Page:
Mary Taylor

Elizabeth Gaskell

Elizabeth Gaskell was the first biographer of Charlotte Brontë, and although her work caused controversy then and now she was a close friend of Charlotte, and she became an acquaintance of Ellen Nussey’s too.

Elizabeth Gaskell

Nancy Garrs

Nancy, along with her sister Sarah, was a servant to the Brontë family in Thornton and Haworth, helping to nurse and raise them through their infant years. Incidentally, there’s a very worthy campaign to buy a headstone for Nancy’s grave in Undercliffe cemetery near Bradford, with some special Nancy Garrs events taking place in September. You can find out more via this link.

Nancy Garrs

Martha Brown

Martha was the daughter of sexton John Brown, Branwell’s close friend, and she herself became a very close friend of Charlotte after the death of Emily and Anne. She served in the Brontë Parsonage for twenty years from the age of 12 until Patrick Brontë’s death in 1861.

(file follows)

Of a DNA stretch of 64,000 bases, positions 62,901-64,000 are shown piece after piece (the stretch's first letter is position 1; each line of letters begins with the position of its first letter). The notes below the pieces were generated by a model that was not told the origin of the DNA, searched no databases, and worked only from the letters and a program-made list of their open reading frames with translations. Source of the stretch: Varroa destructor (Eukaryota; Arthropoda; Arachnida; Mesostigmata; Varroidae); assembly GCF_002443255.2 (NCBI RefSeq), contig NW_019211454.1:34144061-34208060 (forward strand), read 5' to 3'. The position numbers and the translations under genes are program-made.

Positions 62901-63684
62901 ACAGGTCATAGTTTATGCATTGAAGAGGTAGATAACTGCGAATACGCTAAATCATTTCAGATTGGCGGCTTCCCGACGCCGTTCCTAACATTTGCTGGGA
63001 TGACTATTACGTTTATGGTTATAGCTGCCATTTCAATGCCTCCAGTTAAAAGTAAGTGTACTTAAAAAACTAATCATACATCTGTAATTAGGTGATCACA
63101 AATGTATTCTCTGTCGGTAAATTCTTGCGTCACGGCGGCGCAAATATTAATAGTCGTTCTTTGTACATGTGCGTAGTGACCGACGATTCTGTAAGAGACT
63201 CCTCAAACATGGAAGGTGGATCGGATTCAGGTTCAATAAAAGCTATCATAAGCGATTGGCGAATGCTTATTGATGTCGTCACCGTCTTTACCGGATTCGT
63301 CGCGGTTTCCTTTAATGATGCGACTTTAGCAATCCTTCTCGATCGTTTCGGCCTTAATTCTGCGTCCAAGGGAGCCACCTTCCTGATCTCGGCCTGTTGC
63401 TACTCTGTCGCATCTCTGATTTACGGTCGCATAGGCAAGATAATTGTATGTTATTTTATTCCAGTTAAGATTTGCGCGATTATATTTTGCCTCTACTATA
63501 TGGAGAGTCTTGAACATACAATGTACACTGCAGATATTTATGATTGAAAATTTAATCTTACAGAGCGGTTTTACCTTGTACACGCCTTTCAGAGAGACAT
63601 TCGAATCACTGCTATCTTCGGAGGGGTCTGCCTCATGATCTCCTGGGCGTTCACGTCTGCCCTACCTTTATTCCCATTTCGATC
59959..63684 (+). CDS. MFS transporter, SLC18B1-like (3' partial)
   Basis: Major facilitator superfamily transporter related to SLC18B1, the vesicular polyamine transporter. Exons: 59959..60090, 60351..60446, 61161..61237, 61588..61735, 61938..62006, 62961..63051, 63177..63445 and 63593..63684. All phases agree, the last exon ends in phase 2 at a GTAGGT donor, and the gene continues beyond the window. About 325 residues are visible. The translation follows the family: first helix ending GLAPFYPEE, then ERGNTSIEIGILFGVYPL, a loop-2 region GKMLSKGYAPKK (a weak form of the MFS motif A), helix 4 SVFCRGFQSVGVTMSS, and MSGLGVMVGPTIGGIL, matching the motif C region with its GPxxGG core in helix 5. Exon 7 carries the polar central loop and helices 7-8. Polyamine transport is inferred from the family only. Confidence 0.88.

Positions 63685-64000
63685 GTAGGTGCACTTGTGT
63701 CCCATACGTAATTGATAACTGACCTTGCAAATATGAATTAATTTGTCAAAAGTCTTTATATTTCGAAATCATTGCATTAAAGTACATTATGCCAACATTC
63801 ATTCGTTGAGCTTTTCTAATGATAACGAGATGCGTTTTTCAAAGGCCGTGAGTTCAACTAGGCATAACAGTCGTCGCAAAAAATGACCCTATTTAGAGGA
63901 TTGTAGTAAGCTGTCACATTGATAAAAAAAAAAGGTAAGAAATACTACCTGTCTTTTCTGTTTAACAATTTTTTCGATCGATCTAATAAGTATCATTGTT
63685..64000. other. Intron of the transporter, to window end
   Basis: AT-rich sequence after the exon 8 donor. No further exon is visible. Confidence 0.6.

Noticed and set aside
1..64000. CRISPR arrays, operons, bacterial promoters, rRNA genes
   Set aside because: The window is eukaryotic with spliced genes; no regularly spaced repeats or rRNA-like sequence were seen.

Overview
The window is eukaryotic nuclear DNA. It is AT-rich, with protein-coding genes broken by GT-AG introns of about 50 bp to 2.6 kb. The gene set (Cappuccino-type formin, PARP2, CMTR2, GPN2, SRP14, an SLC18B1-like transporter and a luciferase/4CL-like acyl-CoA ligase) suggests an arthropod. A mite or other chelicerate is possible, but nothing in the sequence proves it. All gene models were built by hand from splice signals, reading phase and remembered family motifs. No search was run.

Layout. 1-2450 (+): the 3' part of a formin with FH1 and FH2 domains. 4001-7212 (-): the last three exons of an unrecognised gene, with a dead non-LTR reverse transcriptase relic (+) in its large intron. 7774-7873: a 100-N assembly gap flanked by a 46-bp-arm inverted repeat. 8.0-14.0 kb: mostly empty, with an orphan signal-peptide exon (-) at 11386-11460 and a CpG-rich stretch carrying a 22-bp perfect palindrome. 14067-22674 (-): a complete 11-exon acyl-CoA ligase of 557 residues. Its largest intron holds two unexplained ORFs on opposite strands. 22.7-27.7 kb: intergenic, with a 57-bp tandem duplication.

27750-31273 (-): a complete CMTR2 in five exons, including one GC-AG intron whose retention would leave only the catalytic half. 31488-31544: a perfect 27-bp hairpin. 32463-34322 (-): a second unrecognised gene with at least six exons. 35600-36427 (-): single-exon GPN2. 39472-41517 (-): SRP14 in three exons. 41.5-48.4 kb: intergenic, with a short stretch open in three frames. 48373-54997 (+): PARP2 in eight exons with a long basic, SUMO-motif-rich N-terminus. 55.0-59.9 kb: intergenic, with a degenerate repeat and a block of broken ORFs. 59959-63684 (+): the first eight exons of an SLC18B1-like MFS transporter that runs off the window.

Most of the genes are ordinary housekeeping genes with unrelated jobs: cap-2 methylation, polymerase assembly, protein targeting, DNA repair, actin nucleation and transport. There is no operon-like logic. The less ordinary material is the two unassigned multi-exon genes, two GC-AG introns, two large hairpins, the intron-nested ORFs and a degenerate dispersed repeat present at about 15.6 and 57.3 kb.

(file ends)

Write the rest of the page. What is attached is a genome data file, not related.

Martha Brown

Constantin Heger

Monsieur Heger was first Charlotte Brontë’s tutor in Brussels, and then a colleague at the school run by his wife, but he also broke her heart. The unrequited love had a huge influence on all Charlotte Brontë’s novels, but again the photograph of him in later years may not do justice to the man Charlotte fell in love with.

Constantin Heger

Arthur Bell Nicholls

The path to romance finally flourished with Arthur Bell Nicholls, who after a fraught courting married her in 1854. He was also renowned for being handsome, with a Haworth villager later remembering him as ‘a tall, dark, well-made man.’

Arthur Bell Nicholls

Patrick Brontë

The Brontë patriarch was a striking figure in his youth, and even in his old age he still possessed an innate strength and charm, as this 1859 witness describes: ‘Very handsome he must have been in his younger days, for traces of beauty most refined and noble in expression, even yet show themselves in his features and in his striking profile. His brow is still unwrinkled; his hair and whiskers snowy white: lines very decided in their character are impressed about the mouth; the eyes are large and penetrating.’